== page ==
While content may shape the language learned in content-driven programs, language determines the content in language-driven programs. Content is selected precisely because it furthers language learning goals, and topics or tasks that are unlikely to result in the attainment of the objects of the language course are simply not selected. Thus, a high school language teacher is unlikely to select aspects of the science curriculum that require students to name the parts of atoms or identify the abbreviations and atomic weights of elements on the Periodic Table unless somehow these help students learn the language objectives of her curriculum.
Several implications suggest themselves if content shapes language outcomes. First, where there is choice of content, as found in program designs from the center to the right of the continuum, program planners should consider the relationship between the language of the content and the language skills they want students to acquire. Second, if content is likely to be predetermined, as it is in immersion programs, then consideration should be given to developing language skills not inherent in the content itself. Snow, Met and Genesee (1989) have suggested a model for planning for language growth in a variety of second and foreign language programs. Careful planning for language development can be useful in ensuring that students gain language competence that will be useful in settings beyond the school itself.
In addition to planning for language outcomes through content teaching, it may be necessary to include explicit language instruction. Explicit language instruction may be incorporated into content classes (content-driven models) or provided in a separate class or course (adjunct models). In immersion, explicit language learning may occur when teachers formally teach language arts in the foreign language (Genesee, 1994). Explicit language instruction in content-driven models can serve several functions:
• Explicit language instruction can also provide for
social language development. Social language—the discourse of everyday—may
not emerge naturally from learning subjects such as mathematics or science.
• Explicit language instruction can lay the groundwork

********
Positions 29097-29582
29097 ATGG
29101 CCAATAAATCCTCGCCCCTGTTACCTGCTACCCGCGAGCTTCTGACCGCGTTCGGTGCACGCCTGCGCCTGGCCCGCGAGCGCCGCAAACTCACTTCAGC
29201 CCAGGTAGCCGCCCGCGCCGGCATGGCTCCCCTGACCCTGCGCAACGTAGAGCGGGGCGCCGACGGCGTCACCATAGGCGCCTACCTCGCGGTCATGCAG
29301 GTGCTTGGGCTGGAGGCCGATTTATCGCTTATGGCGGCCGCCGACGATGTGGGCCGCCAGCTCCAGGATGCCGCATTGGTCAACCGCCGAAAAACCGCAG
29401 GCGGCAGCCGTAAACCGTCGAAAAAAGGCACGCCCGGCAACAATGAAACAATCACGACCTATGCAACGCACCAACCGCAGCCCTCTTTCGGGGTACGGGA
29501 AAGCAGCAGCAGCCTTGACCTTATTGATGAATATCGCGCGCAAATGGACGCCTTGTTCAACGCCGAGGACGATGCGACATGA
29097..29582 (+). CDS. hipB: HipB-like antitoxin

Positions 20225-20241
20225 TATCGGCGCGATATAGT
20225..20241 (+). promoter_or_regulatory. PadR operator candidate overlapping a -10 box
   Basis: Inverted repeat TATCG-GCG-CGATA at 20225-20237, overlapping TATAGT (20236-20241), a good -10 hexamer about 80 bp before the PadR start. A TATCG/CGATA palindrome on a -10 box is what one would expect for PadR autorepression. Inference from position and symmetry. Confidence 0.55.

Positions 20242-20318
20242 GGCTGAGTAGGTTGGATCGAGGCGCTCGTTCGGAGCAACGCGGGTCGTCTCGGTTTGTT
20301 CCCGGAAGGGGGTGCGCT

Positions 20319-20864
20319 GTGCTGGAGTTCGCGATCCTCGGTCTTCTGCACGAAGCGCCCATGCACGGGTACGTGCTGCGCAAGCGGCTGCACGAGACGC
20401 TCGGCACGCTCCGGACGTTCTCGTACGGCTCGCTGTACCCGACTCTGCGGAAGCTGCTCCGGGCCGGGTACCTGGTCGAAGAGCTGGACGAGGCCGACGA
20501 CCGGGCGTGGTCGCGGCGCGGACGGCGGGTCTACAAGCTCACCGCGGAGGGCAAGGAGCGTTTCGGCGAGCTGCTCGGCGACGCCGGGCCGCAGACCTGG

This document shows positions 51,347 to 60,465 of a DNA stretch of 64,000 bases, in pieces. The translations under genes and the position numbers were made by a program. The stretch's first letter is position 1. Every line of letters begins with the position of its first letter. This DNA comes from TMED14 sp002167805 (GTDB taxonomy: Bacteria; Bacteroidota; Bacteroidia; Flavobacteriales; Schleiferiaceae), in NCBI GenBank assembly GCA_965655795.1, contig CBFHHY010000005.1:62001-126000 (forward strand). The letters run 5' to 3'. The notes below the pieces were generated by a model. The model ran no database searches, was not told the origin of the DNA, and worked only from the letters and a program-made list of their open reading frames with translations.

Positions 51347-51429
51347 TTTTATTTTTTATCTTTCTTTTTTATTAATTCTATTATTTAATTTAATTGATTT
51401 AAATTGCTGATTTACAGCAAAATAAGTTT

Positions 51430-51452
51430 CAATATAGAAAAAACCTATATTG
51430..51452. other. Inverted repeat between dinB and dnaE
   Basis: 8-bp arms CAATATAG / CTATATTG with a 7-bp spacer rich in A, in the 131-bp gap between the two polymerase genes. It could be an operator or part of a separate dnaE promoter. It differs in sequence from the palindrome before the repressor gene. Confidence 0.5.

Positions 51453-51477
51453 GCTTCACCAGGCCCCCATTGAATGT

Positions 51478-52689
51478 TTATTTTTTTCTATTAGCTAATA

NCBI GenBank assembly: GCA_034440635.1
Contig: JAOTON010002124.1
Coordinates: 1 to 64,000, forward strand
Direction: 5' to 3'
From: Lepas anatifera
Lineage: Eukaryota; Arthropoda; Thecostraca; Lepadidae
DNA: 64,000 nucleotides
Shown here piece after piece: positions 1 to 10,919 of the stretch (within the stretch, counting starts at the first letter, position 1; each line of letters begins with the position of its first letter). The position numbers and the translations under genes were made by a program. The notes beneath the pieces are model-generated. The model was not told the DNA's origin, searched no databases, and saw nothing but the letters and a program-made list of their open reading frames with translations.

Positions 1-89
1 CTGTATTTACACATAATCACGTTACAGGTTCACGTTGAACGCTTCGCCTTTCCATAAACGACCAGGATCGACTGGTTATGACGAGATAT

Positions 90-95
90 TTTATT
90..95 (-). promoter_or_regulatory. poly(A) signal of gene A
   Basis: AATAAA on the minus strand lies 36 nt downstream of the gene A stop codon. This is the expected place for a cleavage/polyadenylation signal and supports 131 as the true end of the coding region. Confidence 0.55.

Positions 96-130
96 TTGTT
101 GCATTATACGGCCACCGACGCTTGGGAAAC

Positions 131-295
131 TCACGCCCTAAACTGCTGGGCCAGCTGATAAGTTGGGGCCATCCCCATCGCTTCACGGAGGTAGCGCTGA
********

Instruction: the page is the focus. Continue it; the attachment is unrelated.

for success in content learning. An adjunct language course can provide
the needed language skills, develop needed vocabulary, or provide additional
support through the scaffolding of reading tasks and teaching students to
write in the formats and discourse style used in a particular discipline.
• Time set aside for explicit language instruction
can also be used to integrate aspects of culture learning, since
content-driven programs are so highly focused on content learning that
there may be limited attention to other aspects of the language
Assessing student progress
What determines student progress in content-based instruction? What are some appropriate approaches to assessing what students have learned? The answers to these questions are likely to reflect course priorities and where on the continuum a program lies. In content-driven programs, it is important to ascertain whether students are gaining mastery over the content. This may be of particular concern if content is important and students are learning it in a language in which they are not proficient. In some programs—such as immersion in the U.S. or content-based courses elsewhere—students will be expected to pass national or state examinations in specific content areas, and those examinations may be administered in the native language.
For example, students in immersion programs in Japan and Spain learn substantial portions of the school curriculum in English or Basque, but are required to take national examinations in Japanese or Spanish. In the U.S., many states and local districts administer performance-based content assessments or standardized tests in English at various grade points, and students are expected to perform well, even though they have learned the content in a foreign language. Indeed, the very success of immersion programs and some content-driven postsecondary courses is often weighed in terms of how well students perform academically, with less consideration given to their proficiency in the foreign language (Genesee, 1994; Swaffar, 1.993; Swain and Johnson, 1997).